Mental health services help young people

An increasing number of young people are benefiting from improved mental health services throughout the UK. This is according to Care Services Minister Paul Burstow, who was speaking about progress made regarding the delivering of Improving Access to Psychological Therapies (IAPT) for children and young individuals.

Mr Burstow explained that by 2013, more than one-third of under 19s - which equates at around four million people - will reside in a location where Child and Adolescent Mental Health Services (CAMHS) have been transformed.

The politician revealed he has also secured additional government funding for the Time to Change initiative in order to help youngsters overcome the stigma attached to their mental illness.

He said of the government: "I am delighted that as part of the next phase of their work they are focusing on children and young people."

The Society has been working closely with the Department of Health (DH) over the past 18 months via our Division of Clinical Psychology's Faculty for Children Young People & their Families (CYPF) to shape CYP-IAPT.

Dr Duncan Law, Chair of the Faculty, sits on the programme's expert reference group and co-chairs the 'critical friends forum' with the Royal College of Psychiatrists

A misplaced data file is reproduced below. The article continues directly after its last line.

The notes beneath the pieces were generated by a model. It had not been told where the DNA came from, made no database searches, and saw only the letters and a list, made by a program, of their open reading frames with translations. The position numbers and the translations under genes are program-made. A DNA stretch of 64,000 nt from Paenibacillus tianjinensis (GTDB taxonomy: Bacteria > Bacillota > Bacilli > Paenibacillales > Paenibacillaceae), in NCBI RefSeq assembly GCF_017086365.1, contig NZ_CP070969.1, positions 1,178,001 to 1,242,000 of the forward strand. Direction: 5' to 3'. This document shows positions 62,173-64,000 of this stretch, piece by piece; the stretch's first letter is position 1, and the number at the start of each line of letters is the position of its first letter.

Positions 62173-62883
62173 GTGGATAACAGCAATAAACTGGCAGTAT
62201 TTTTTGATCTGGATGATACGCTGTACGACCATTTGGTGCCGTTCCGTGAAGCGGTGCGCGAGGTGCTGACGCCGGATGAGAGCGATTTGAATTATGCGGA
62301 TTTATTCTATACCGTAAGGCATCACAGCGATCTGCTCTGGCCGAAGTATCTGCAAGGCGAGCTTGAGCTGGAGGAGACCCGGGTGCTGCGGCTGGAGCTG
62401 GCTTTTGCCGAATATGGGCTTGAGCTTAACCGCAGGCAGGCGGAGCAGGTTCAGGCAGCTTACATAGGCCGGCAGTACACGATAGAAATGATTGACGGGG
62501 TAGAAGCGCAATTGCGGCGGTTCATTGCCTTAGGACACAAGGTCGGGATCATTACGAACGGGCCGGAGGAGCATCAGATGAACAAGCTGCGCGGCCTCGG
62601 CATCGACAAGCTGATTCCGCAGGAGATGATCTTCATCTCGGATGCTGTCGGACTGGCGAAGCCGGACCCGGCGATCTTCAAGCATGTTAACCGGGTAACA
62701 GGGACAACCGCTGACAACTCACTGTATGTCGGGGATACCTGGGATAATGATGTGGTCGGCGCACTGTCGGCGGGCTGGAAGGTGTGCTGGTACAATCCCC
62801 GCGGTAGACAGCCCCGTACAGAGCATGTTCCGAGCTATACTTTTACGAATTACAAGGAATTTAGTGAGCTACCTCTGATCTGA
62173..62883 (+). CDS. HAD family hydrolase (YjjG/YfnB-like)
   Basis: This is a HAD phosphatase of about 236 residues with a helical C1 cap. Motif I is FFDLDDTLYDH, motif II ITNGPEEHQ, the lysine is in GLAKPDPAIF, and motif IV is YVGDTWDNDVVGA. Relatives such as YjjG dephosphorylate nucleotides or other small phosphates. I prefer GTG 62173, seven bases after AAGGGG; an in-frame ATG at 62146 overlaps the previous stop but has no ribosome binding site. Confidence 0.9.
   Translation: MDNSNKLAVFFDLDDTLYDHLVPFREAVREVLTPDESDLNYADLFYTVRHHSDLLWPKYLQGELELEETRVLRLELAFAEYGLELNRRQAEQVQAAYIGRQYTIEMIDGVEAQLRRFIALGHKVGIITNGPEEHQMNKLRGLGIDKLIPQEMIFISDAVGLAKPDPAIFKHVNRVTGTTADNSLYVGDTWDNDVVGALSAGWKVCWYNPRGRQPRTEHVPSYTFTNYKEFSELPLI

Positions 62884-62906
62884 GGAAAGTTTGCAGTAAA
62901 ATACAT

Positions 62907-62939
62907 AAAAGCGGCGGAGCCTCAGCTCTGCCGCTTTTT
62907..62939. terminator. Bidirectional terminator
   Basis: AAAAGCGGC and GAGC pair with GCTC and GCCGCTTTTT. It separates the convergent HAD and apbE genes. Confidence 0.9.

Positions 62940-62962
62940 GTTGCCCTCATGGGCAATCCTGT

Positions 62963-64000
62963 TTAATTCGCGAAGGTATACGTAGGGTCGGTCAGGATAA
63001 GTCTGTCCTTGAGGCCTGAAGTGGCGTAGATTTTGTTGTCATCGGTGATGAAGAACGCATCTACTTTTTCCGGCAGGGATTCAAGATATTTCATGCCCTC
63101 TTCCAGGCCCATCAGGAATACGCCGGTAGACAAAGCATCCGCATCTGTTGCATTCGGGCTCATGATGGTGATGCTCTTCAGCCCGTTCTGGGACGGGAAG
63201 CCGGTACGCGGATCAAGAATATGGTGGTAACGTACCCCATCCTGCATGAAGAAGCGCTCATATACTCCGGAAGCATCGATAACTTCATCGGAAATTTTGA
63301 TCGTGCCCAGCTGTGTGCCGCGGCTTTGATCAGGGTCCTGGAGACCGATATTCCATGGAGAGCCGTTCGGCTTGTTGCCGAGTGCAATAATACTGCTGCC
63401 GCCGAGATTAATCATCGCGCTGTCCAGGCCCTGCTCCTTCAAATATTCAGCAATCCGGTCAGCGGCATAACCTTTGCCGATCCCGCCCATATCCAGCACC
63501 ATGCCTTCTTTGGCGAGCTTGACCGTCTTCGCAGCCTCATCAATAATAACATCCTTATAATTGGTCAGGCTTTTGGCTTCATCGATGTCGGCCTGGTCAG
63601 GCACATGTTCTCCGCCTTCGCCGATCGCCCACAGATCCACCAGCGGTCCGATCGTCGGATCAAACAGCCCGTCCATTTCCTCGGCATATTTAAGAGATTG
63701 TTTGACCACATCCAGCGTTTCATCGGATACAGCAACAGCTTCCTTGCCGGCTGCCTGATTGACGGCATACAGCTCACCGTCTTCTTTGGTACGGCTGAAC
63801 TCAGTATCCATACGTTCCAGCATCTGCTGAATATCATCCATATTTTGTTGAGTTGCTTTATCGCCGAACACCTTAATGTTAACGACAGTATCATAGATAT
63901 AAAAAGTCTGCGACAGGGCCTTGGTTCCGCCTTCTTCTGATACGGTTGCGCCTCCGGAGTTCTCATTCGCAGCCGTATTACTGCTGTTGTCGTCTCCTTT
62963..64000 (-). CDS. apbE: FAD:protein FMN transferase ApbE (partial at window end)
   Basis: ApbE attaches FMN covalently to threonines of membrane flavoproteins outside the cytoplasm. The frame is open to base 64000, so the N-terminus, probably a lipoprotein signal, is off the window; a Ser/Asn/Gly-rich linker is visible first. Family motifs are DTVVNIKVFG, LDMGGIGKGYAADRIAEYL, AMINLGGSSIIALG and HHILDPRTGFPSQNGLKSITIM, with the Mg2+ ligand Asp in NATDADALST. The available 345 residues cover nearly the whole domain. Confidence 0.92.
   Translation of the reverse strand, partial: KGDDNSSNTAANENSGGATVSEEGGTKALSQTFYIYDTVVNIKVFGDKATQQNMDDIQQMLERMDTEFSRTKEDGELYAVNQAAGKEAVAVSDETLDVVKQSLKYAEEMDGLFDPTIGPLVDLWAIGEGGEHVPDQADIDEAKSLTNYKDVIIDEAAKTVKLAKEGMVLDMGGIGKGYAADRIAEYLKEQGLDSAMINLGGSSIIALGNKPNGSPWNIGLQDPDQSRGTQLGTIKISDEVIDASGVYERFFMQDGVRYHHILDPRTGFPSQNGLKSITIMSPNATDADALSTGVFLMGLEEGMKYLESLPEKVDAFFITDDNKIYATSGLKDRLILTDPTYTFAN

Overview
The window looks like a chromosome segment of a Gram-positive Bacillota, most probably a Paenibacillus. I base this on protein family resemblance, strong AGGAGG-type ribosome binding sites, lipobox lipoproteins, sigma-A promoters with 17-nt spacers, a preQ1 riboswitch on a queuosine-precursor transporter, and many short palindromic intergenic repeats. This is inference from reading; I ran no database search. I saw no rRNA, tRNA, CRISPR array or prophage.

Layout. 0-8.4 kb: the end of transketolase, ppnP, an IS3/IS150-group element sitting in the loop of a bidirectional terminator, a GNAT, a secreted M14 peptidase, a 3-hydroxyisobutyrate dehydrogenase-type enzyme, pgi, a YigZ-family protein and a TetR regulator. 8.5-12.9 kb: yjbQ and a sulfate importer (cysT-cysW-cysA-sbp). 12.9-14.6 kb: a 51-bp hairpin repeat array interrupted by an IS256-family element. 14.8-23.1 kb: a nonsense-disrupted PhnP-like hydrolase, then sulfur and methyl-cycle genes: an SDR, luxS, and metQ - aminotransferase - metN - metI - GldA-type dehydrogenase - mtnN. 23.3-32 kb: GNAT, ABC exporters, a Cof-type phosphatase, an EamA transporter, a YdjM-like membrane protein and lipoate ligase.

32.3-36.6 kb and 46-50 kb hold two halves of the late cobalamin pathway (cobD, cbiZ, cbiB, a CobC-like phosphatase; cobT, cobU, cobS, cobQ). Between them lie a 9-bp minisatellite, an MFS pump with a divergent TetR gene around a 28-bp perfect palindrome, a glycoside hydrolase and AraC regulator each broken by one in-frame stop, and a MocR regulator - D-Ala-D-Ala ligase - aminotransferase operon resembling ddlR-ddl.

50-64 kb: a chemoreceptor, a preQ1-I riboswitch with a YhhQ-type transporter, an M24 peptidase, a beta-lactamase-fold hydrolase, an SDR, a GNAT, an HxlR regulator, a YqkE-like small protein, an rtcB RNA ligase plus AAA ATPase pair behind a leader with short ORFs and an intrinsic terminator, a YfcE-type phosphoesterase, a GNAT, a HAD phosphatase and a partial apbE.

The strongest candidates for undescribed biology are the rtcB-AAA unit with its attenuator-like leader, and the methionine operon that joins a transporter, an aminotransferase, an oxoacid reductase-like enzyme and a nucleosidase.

The faculty has representation across all the DH task and finish groups within the DH CYP-IAPT: Outcomes and Evaluation, Curriculum Development, Service Development and Accreditation groups.

Dr Law said: "It was a real privilege to present as the first national CYP-IAPT conference, it has been a phenomenal amount of work to get things to this stage, and it is incredible how far the CYP-IAPT programme has developed over the last year - it's real testament to the power of collaboration between the different professional bodies, the third sector and service user organisations - notably Young Minds. 

"It is great that Paul Burstow, has given such support to the programme - he said it was his 'proudest achievement as a minister to date'. The announcement of the extra £22 million to expand it further to provide training in Systemic Family Therapy and IAPT is very welcome. 

"The E-Learning package is a really exiting development and the Faculty is collaborating with the Royal Colleges to shape its development. 

"But we mustn't be complacent - in many ways the real work has just begun, the roll out of CYP-IAPT is a hugely ambitious plan - encouraging clinicians to use the service user feedback and outcomes tools to further a culture of shared decision making and collaboration will create a real and important change for many young service users and their families across CAMHS.

"Creating this shift in culture will be a big challenge and one that presents an opportunity for clinical psychologists to lead the way in sharing our skills in research and collaborative practice. 

"It has been an iterative process getting things to where they are now and the programme will continue to develop and improve if we keep up the constructively critical debate, keeping the focus on what services users want and need and guided by best evidence."

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